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    From Tehelka Magazine, Vol 9, Issue 47, Dated 24 Nov 2012

    An Alliance in Trouble

    The JMM’s demand to have its man as CM has put its coalition with the BJP on shaky ground, says Soumik Mukherjee

    Uneasy Partners JMM’s Shibu Soren with Jharkhand CM Arjun Munda

    Photo: Rajesh Kumar

    A ROW over the rotation of the chief minister’s post has brought the coalition government in Jharkhand to a crossroads from where the ruling alliance between the Jharkhand Mukti Morcha (JMM) and the BJP looks fragile. Citing an agreement inked before the formation of the coalition government in 2010, the JMM led by former CM Shibu Soren has demanded the CM’s seat and set 10 January as the deadline.

    Though the party has not yet declared with whom it had struck the deal, Soren told the press in Dumka last week, “It will be revealed in the right place at the right time.” He minced no words and said, “Arjun Munda better be prepared to hand over the CM’s seat.”

    Of the 82 seats in the Jharkhand Assembly, the BJP and the JMM have 18 each, while the Congress has 13.

    Of late, the discontent with the BJP has been quite palpable within the JMM. At a party conference in August, JMM members unanimously criticised the Arjun Munda-led government. “It looks like there is no governance in the state,” JMM MLA Simon Marandi told the media.

    Political analysts believe the recent incidents of tribal unrest over land acquisition for development projects has led the JMM, which has always depended on tribal votes, to play up its differences with the BJP.

    The BJP, however, has taken a strong stand against the “unjust demand” by its principal ally in Jharkhand. “There has been no such agreement,” says Yashwant Sinha, a BJP MP from Jharkhand. Accusing the JMM of exploiting the alliance, he said, “Ever since the coalition was formed, they have been disrupting the government’s functioning.”

    This tiff between the ruling allies before the 2014 General Election has created a sudden opportunity for the Congress. That the Congress was unwilling to miss the chance was evident in its initial reaction to news of the turmoil. It called the JMM “a natural ally”, despite having blamed it earlier for poor development in the state, and hinted at a possible alliance if the latter snapped its ties with the BJP. “We are in constant touch with the JMM, but as long as they are in the ruling alliance, there will be no talks,” said Rajya Sabha MP Pradeep Balmuchu, who is also the Congress spokesperson in Jharkhand.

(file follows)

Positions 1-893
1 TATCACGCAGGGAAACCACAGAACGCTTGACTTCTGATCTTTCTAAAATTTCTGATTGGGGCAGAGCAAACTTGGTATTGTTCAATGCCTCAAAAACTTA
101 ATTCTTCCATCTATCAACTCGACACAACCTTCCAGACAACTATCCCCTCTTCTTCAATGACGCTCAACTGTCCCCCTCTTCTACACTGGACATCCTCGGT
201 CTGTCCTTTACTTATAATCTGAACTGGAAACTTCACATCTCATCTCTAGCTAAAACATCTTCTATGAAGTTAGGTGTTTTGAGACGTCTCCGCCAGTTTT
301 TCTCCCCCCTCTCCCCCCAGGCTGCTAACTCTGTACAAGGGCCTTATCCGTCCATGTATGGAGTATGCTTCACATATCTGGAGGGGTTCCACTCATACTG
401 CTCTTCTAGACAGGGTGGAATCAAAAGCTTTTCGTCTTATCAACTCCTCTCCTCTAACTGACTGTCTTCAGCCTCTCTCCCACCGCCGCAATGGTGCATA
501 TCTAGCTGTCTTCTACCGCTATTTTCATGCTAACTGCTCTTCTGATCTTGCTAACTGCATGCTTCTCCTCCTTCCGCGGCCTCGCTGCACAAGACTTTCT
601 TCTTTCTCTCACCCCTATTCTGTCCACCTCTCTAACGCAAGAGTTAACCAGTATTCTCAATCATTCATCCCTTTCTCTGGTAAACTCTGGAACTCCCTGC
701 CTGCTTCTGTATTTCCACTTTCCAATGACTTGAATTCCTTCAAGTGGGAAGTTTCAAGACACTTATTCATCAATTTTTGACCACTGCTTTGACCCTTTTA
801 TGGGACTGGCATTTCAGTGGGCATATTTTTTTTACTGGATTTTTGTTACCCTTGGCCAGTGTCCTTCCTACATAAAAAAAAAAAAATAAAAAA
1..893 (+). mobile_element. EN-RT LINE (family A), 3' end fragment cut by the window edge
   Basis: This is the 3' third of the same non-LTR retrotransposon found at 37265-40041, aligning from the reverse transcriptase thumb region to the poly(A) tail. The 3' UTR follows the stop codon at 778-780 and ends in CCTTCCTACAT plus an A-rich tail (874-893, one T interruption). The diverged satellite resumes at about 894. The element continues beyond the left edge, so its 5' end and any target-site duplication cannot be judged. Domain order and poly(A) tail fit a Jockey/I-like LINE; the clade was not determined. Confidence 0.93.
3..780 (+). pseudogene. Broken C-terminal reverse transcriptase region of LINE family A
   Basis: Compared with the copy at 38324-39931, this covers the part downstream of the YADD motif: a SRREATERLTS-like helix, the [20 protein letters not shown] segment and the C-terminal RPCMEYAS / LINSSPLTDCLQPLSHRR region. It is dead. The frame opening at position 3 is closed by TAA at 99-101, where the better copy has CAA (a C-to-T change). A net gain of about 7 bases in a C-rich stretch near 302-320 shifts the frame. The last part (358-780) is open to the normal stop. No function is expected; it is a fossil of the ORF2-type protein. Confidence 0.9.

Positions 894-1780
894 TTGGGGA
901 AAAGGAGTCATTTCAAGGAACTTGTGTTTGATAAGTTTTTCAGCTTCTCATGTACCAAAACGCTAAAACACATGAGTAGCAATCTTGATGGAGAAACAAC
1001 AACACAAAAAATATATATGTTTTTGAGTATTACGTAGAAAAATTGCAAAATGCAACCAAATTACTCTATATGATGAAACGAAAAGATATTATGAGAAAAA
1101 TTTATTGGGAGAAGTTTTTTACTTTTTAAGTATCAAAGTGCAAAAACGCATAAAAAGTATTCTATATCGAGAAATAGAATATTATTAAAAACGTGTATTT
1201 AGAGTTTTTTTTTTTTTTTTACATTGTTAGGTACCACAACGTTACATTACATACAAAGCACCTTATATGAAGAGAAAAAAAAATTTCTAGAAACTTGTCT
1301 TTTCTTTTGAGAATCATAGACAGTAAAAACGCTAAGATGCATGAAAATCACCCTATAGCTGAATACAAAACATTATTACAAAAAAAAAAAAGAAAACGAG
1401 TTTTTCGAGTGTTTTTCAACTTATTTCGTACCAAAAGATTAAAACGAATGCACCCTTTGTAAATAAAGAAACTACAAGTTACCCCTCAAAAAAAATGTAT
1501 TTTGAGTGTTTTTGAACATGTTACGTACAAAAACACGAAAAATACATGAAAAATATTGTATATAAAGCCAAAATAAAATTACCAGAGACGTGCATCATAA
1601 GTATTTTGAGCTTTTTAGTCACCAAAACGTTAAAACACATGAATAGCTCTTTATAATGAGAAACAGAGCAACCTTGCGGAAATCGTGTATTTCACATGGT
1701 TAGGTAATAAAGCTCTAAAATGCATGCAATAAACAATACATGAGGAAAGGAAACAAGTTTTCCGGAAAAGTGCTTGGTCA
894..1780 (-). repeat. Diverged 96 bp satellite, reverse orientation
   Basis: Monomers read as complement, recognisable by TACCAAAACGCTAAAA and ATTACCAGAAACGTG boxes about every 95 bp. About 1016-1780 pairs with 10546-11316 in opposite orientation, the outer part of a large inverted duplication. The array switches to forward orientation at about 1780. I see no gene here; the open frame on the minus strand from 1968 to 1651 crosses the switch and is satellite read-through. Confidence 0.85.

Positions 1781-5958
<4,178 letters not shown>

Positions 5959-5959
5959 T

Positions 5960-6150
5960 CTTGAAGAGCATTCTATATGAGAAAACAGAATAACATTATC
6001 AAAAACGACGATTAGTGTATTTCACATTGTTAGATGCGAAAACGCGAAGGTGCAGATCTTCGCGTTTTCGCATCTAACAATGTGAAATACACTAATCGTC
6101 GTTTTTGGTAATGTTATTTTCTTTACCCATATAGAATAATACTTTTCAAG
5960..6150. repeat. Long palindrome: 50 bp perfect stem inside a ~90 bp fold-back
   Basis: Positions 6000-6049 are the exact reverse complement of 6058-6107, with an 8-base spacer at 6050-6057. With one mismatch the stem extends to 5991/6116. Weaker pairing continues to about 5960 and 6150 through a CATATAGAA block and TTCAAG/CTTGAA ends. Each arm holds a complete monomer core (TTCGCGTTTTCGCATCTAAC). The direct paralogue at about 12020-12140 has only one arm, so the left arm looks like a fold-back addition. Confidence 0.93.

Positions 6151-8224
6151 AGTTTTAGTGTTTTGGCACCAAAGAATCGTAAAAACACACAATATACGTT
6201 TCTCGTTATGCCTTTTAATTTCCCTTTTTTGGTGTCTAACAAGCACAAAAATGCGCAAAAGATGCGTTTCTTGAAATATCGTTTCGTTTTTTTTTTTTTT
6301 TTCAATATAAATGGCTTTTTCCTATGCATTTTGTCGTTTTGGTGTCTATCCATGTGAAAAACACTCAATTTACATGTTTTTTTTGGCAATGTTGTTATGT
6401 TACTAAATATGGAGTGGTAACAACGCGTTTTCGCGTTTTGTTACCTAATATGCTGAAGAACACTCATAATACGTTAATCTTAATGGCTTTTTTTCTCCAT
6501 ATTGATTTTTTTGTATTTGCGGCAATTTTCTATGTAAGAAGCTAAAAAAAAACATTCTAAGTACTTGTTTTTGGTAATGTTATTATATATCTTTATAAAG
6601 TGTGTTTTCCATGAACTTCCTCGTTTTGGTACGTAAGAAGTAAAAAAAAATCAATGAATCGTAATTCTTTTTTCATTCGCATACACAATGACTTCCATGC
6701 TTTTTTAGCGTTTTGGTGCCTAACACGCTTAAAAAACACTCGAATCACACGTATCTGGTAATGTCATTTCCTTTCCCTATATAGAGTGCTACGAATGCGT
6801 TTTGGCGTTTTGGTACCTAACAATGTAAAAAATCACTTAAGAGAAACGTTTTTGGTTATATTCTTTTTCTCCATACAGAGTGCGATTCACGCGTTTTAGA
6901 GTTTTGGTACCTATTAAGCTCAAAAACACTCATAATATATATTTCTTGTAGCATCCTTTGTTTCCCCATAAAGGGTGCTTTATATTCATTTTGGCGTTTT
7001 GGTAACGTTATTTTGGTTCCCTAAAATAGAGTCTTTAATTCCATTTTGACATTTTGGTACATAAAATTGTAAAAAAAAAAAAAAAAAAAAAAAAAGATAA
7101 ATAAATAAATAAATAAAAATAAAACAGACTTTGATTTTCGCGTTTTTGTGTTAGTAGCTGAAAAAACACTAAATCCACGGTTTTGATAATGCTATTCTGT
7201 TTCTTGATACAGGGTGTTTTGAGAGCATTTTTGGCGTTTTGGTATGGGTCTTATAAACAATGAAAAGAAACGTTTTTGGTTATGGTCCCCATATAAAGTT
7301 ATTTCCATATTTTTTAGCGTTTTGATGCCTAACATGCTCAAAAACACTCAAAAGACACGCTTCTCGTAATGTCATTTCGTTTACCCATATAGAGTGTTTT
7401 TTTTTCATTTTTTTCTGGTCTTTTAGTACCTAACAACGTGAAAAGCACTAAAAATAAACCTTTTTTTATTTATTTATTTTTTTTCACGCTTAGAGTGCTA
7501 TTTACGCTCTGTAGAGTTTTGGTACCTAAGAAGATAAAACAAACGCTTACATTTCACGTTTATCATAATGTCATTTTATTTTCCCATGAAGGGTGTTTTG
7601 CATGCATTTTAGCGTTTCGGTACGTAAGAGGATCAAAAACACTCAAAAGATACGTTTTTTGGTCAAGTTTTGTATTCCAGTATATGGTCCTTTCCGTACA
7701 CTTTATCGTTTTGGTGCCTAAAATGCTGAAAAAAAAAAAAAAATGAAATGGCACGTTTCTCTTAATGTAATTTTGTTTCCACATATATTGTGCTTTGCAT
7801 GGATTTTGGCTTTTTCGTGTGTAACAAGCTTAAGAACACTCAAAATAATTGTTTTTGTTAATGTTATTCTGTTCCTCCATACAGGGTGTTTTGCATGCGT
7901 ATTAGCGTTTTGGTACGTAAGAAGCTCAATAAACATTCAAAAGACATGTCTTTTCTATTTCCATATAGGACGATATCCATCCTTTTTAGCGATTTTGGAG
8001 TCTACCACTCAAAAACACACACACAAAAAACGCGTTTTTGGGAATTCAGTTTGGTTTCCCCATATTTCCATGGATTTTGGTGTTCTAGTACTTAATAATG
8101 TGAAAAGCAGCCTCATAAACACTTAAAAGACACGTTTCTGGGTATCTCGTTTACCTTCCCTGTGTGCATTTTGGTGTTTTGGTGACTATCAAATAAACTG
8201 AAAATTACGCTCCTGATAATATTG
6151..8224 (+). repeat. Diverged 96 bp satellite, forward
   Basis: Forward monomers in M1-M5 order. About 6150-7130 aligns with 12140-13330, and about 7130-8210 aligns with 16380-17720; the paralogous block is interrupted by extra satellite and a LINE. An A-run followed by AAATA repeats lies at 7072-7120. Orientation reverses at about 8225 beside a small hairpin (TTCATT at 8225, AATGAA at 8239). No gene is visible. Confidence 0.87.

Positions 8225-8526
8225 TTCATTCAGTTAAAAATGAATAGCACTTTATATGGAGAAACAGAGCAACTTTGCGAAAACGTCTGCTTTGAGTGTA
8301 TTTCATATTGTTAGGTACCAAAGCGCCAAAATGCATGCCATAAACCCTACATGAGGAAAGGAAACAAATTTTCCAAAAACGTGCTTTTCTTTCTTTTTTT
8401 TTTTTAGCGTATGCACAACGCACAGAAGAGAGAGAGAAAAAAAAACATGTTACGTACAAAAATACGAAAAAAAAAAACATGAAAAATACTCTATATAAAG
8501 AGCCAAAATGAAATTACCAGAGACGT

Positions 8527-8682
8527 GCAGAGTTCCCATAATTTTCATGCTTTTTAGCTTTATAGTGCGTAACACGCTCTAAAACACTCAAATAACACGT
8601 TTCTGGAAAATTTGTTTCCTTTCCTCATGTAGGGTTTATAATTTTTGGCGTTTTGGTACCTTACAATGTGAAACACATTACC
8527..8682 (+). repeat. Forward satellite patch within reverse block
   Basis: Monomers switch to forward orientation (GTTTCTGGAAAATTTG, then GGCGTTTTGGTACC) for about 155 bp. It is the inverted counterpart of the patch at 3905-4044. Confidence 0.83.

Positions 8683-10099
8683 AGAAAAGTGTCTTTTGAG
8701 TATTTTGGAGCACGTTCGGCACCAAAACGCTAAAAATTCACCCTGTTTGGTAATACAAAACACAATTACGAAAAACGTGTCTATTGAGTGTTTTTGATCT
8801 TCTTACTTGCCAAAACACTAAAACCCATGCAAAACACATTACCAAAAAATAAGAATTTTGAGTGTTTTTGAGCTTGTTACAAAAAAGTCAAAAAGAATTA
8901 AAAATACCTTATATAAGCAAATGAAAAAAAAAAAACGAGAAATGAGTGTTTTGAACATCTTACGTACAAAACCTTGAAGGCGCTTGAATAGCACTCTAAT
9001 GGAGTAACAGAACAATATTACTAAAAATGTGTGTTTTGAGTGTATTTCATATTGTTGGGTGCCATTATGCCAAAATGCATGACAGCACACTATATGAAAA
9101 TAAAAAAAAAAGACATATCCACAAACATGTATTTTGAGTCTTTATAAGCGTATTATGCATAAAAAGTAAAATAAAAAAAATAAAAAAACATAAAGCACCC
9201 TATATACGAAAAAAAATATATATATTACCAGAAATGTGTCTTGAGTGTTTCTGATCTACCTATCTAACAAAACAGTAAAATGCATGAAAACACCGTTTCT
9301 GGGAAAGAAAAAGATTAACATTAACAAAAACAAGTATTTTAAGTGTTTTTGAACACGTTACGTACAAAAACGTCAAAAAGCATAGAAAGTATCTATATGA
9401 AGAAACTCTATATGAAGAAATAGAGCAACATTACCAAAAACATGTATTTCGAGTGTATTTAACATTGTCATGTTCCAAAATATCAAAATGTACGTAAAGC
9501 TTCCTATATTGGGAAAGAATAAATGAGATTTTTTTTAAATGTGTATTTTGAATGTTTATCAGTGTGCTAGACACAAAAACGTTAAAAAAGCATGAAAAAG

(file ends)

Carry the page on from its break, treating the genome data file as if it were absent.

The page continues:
Sources in the JMM confirmed that in case the party’s demands are not met, it will not hesitate to opt for an early election. “We have given a deadline. The government must agree with our terms, otherwise we will go in for other democratic processes,” says Supriyo Bhattacharya, a JMM leader.

    The tiff between the ruling allies has created a sudden opportunity for the Congress

    Aware that the recent chain of events will be a deciding factor in the next General Election as well as the Assembly election, both the JMM and the Congress are not writing each other off. In case of an early election, the Congress would be the JMM’s only possible ally.

    Another player in Jharkhand’s political scene is the All Jharkhand Students Union (AJSU) led by Deputy CM Sudesh Mahato, which holds six Assembly seats and supports the ruling alliance. “It is a rising force. In the Hatia by-election in June, AJSU candidate Naveen Jaiswal defeated heavyweight BJP and Congress candidates by a fair margin,” says a political observer. So far, the AJSU has refrained from taking sides in the war of words between the JMM and the BJP.

    As of now, it looks like neither party is willing to cede a single inch of ground. “If the JMM wants to leave the government and ally with the Congress, they can go ahead and do it. We are not giving in to their demands,” asserts Yashwant Sinha. If it’s a staring contest between the JMM and the BJP, then it’s time to see who blinks first.

    Soumik Mukherjee is a Correspondent with Tehelka.
    [email protected]

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    From Tehelka Magazine, Vol 9, Issue 47, Dated 24 Nov 2012



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